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Here’s How to Make a Disaster Preparedness Plan for Your Family

Author: James McKiernan Lawyers
| Posted in Personal Injury
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If you live in northern California, you know about the constant news coverage of wildfires throughout the state. Recently, the raging Delta fire has scorched several northern California neighborhoods and cities, and the fires have closed down multiple sections of Interstate 5. It’s very important that you have a preparation plan in case you need to pick up and evacuate.

8 Key Components to Have in Your Disaster Preparedness Plan

The Red Cross Foundation has a complete disaster preparedness plan template that you can download and fill out. Fill this out with your whole family present so everybody is on the same page and knows what their responsibilities are.

  1. Determine what disasters are most likely to affect your family and your home. Right now, the most prevalent disaster is a wildfire, but discuss with your family how your plans would change in case of a flood, earthquake, or other event.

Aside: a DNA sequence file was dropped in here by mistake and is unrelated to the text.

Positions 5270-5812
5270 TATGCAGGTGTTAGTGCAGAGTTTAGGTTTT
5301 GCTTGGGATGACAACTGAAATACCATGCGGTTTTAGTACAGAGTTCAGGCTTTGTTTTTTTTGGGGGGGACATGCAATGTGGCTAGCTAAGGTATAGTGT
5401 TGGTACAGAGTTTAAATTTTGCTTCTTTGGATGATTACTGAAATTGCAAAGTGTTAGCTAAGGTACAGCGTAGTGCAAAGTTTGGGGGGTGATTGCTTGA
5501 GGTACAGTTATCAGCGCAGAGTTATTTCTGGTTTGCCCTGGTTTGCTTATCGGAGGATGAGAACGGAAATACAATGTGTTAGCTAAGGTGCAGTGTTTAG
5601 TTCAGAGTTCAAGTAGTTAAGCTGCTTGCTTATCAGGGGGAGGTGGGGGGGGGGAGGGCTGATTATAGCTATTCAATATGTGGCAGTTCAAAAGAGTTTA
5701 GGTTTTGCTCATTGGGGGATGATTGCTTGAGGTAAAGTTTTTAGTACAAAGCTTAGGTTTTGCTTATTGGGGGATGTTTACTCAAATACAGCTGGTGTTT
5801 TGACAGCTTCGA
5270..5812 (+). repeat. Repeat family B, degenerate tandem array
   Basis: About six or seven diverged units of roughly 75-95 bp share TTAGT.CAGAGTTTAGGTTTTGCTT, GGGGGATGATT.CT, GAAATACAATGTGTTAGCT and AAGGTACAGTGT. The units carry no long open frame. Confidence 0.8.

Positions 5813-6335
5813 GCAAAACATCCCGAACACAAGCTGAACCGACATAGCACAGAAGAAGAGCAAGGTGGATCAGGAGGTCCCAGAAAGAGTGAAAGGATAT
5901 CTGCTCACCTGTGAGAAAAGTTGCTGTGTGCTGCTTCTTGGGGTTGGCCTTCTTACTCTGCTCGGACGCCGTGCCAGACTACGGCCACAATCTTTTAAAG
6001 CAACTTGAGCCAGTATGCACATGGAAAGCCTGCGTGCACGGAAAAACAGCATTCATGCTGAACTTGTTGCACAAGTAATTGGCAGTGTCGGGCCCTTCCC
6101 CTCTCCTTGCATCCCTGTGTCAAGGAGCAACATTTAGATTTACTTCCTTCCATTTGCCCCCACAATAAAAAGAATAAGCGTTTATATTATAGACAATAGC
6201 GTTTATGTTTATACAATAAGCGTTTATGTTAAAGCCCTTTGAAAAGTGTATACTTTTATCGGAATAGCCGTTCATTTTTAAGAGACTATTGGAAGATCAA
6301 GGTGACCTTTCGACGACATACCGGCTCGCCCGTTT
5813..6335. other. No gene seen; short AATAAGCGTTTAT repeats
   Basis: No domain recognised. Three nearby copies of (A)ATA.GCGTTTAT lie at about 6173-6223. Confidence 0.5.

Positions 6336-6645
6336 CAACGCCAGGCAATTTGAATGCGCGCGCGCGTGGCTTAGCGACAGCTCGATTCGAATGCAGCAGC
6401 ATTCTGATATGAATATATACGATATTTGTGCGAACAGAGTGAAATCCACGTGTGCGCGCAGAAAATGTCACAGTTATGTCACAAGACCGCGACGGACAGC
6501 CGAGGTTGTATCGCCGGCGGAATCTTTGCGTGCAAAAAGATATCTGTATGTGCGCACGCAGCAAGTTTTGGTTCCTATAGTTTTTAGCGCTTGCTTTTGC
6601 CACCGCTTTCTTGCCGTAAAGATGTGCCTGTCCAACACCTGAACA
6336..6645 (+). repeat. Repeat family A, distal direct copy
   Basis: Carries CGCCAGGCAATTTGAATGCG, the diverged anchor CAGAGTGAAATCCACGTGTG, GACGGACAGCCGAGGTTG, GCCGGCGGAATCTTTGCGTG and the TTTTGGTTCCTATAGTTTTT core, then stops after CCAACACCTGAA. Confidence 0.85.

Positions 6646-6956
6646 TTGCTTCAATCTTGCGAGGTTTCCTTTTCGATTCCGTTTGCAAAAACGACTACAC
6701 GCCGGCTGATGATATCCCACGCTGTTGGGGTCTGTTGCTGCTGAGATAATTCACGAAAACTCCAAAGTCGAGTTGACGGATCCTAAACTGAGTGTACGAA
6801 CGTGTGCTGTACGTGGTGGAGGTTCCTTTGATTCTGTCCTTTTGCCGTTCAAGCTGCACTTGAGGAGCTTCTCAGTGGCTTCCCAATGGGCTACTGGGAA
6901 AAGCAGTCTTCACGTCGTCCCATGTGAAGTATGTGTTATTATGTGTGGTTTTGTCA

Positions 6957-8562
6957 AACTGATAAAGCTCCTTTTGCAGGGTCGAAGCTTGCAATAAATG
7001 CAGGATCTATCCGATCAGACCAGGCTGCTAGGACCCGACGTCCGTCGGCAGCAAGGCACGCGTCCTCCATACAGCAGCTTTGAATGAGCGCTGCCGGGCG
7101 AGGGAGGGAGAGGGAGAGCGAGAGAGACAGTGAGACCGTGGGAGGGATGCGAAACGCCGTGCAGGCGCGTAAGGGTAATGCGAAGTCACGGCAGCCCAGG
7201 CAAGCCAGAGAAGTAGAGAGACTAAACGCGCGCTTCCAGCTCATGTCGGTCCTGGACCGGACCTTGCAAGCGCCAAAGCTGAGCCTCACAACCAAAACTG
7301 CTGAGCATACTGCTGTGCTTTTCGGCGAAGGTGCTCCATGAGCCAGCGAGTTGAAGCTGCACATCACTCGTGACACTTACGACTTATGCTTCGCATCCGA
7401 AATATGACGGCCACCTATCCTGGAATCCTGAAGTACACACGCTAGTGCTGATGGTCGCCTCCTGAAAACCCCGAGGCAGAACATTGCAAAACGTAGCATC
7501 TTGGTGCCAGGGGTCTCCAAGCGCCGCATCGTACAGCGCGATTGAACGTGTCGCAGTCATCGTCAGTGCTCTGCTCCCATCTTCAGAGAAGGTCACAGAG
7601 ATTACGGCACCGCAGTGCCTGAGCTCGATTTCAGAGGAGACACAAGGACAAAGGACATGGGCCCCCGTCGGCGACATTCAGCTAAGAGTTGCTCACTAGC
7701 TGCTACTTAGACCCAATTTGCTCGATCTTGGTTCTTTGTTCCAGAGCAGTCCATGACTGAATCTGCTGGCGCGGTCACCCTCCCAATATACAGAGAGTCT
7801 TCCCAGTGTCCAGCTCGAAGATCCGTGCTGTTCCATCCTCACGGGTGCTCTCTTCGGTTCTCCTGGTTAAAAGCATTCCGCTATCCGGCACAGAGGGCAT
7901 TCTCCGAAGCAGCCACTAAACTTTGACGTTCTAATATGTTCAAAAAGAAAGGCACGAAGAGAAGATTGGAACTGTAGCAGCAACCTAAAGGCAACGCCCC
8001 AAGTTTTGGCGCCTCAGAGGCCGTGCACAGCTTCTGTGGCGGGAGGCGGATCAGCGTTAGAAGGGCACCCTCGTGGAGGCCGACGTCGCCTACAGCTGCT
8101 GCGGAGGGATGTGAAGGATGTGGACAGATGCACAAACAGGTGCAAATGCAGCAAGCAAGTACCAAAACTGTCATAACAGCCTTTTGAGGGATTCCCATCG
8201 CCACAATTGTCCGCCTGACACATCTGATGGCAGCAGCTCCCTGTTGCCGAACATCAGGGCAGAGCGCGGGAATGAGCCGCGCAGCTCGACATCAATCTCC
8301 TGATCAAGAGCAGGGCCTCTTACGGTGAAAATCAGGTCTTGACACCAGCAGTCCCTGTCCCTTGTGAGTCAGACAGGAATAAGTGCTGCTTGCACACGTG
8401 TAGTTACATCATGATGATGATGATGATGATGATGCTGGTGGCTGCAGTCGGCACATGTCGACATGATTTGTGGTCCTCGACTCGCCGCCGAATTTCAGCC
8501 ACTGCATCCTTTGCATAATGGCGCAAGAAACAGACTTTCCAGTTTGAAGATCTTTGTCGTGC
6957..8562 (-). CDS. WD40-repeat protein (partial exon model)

2. Figure out escape routes from your home. It’s important to know the safest way you and your family will be able to leave your house during a disaster. Also, decide on a meeting place outside of your house and neighborhood that you will be evacuating to, and the route to get there.
  3. If separated, where will everyone meet? Pick a nearby and easy-to-access location or area that you and your family can meet at in case everyone is separated during an emergency.
  4. Write down emergency contact information. If there is no cell phone service or family members are unable to communicate with each other, everyone should know and memorize an emergency contact outside of the immediate area.
  5. Know where children will be evacuated. You can’t always be with your children, and if your kids are at school, daycare, or an after school event when a disaster strikes, everyone should know where they will be evacuating to (include an address and contact information).
  6. Have a detailed plan for people in the house with a disability or special needs. Write down the name(s) and a detailed plan to determine how these family members will be helped during an emergency.
  7. Is there a safe room? If it is too dangerous to leave the house, you should have an accessible and safe room with sealed windows, vents and doors.
  8. Allocate family responsibilities. Create or fill out a chart that outlines all tasks and descriptions with the family member who is responsible. Tasks can include stocking and grabbing the disaster kit, staying informed with the media and online, and accessing important medical and pet information.

Please follow our website for future safety tips, and if you have any further questions about wildfire liability, call our office at James McKiernan Lawyers today.

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